Tag Archives: natural flavors

Jennifer Allen
Food Safety Attorney

Food Labeling Requirements for Natural Flavors

By Jennifer Allen
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Jennifer Allen

Natural flavors are ubiquitous in foods today, and chances are, at least one of the products that your company manufactures contains them. But what are they, and how should they be identified on your packaging?

Natural flavors are defined at 21 CFR 101.22(a)(3) as “the essential oil, oleoresin, essence or extractive, protein hydrolysate, distillate, or any product of roasting, heating or enzymolysis, which contains the flavoring constituents derived from a spice, fruit or fruit juice, vegetable or vegetable juice, edible yeast, herb, bark, bud, root, leaf or similar plant material, meat, seafood, poultry, eggs, dairy products, or fermentation products thereof, whose significant function in food is flavoring rather than nutritional.” In short, a natural flavor is a substance the purpose of which is simply to add flavor, which is extracted from a food through one of a certain number of processes.

The astute among you may be asking yourself right now, “Why are so many consumers critical of natural flavors? From this definition, they seem pretty natural to me.” Well, consider that the above regulation applies only to the flavor. But when you take a natural flavor off the shelf to incorporate it into your product, that flavor is contained in some kind of solvent, with certain additives for functionality. The solvent and additives are not required to be in any way “natural.” This may be why some consumers are skeptical about how “natural” natural flavors really are.

Labeling Nuances

As with all ingredients, natural flavors must be identified as such on your product’s ingredients panel. If those flavors don’t make up the primary characterizing flavor of the product, but are included simply to make your product juicier, to enhance mouth-feel or to supplement the flavor imparted by the other food ingredients, then identifying them as “natural flavors” on the ingredients panel is sufficient.

But under certain circumstances, they must also be identified more prominently on the principal display panel. As the regulations explain at 21 CFR 101.22(i), if your product has a certain primary characterizing flavor (the example the regulations use is strawberry shortcake), and most or all of that characterizing flavor comes not from the food itself but from natural flavors derived from that food, then those flavors must be clearly identified. The name of the flavor must be included. It may have the word “natural” in front of it, but it must have the word “flavored” after it. So, to use the strawberry shortcake example, if your shortcake is predominantly flavored with actual strawberries, then your label would read “strawberry shortcake.” But if it is primarily or solely flavored by natural flavor derived from strawberries, then it must be labeled: “natural strawberry flavored shortcake,” or “strawberry flavored shortcake.

What if you are flavoring your product with natural flavors that are not derived from the food that is the characterizing flavor? For example, what if your product is a lemon pie, but you flavor it only with natural flavors derived from limes? In that case, you must either include by the product name the identity of the actual flavor (for example, “with natural lime flavor”), or you must identify it as being artificially flavored. You read that correctly. Even if you are using a natural flavor, if it isn’t from the food that is the characterizing ingredient in your product, then it is considered an artificial flavor. What about a lemon pie flavored with natural lemon flavor but also with natural lime flavor. In that case, your label would include the words “natural lemon flavor, with other natural flavors.”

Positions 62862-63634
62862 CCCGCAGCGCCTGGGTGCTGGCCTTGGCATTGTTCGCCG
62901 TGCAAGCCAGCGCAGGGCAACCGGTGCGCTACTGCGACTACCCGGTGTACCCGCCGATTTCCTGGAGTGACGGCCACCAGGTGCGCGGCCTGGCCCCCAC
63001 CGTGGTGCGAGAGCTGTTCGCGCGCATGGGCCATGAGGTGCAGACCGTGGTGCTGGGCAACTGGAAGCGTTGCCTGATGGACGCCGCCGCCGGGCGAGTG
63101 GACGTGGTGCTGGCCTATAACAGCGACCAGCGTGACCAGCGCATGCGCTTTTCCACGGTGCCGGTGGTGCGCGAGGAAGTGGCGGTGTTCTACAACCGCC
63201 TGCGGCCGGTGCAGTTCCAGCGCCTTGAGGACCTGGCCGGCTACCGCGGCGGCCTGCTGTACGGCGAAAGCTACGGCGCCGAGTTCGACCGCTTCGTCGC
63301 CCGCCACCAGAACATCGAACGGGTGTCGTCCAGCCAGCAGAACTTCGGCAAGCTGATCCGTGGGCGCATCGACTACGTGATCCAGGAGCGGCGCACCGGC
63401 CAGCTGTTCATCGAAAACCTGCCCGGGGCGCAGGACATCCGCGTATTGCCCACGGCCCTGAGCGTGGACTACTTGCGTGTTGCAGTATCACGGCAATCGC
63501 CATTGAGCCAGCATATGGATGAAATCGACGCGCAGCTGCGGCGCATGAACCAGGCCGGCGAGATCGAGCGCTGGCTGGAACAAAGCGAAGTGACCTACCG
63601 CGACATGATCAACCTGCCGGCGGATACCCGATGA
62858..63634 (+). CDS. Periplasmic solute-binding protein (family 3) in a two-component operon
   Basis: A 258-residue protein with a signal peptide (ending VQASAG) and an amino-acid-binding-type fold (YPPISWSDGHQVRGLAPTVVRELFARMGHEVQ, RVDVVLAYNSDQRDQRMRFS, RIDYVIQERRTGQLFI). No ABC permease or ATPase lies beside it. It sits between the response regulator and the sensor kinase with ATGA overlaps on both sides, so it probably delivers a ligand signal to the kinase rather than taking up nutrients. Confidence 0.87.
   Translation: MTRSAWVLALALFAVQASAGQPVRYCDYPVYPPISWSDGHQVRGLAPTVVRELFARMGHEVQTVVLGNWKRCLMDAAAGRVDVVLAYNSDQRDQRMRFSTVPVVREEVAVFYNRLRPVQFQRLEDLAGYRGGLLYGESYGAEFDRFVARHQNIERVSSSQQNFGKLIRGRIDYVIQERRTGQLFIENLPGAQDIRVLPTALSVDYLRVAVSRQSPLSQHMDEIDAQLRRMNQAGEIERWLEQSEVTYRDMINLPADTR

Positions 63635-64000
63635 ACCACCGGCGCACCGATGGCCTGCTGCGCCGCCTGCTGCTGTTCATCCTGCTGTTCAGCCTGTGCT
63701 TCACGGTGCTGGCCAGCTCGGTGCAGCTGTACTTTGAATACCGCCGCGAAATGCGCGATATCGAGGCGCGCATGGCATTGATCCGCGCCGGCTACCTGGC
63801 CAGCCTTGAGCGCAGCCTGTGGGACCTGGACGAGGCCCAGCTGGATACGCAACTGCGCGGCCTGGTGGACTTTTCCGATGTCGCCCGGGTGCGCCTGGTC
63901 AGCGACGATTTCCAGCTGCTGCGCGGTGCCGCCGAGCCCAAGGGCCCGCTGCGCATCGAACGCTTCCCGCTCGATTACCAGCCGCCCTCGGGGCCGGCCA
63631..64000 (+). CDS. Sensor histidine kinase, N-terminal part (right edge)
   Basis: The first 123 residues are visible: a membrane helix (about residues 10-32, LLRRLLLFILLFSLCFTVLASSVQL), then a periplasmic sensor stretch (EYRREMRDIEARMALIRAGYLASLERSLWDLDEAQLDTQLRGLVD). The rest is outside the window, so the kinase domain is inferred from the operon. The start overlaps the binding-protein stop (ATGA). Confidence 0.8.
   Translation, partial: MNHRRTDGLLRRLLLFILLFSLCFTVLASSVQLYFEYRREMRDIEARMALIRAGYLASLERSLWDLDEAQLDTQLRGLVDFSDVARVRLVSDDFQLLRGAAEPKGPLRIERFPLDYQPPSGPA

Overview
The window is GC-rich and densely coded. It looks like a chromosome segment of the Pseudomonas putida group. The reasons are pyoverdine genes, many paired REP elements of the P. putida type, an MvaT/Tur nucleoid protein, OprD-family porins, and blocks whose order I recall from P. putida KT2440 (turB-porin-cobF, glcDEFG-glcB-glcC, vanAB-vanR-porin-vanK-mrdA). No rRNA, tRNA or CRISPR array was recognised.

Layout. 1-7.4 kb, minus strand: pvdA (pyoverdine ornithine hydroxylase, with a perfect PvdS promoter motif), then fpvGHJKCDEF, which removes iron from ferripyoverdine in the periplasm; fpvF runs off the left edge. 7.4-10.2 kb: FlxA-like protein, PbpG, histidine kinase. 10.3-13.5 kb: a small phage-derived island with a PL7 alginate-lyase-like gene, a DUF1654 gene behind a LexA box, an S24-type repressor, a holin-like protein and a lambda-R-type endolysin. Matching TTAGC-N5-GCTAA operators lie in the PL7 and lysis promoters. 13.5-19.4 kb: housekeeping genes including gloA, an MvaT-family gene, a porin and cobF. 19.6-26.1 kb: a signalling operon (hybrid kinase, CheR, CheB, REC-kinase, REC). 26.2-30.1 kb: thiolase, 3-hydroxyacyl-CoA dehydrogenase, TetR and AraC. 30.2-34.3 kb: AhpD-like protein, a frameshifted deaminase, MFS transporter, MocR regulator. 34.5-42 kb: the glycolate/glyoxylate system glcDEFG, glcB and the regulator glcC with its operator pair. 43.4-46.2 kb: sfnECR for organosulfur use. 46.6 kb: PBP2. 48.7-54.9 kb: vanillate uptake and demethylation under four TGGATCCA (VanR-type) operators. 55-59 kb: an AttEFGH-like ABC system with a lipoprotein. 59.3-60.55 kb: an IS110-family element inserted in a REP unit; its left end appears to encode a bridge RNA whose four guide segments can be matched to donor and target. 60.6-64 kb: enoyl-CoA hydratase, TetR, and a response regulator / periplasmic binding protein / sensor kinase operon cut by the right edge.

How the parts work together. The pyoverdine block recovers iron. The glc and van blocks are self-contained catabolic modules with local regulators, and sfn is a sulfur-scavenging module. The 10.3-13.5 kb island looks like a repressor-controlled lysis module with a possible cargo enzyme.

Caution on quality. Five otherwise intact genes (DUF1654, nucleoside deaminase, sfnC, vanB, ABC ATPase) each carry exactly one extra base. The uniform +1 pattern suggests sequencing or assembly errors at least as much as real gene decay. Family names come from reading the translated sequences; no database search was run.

As a rule of thumb, if your product’s principal display panel contains the name of a food item, or a picture of a piece of fruit or other food item that the consumer would understand to be the primary recognizable flavor in the product, but the product does not in fact contain that fruit or other food item, or is predominantly flavored with natural flavors, then you must comply with the labeling requirements above. But if your product is predominantly flavored by the food item itself, with the natural flavors simply enhancing the flavor or serving a secondary flavoring function, then you need only identify the presence of natural flavors in the ingredients panel.


Susanne Kuehne, Decernis
Food Fraud Quick Bites

Natural Goes Methodical

By Susanne Kuehne
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Susanne Kuehne, Decernis
Food fraud
Find records of fraud such as those discussed in this column and more in the Food Fraud Database, owned and operated by Decernis, a Food Safety Tech advertiser. Image credit: Susanne Kuehne

The popularity of “natural” foods with consumers has increased exponentially over the past decade or two. While the term “natural” on a food label is not formally regulated by the FDA, “natural flavors” have been defined in the Code of Federal Regulations Title 21 as flavoring constituents derived from a naturally occurring source, such as spice, fruit, vegetable, herb, leaf and more. “Natural” flavors/aromas have specific spectroscopic fingerprints versus synthetically produced volatile organic compounds. This method combines gas chromatography and isotope ratio mass spectroscopy (GC-C-IRMS) to determine whether a fruit aroma is naturally or synthetically-derived, and can be used to build a database of natural flavors.


  1. Strojnik, L., et al. (July 5, 2021). “Construction of IsoVoc Database for the Authentication of Natural Flavours”. MDPI Open Access Journals.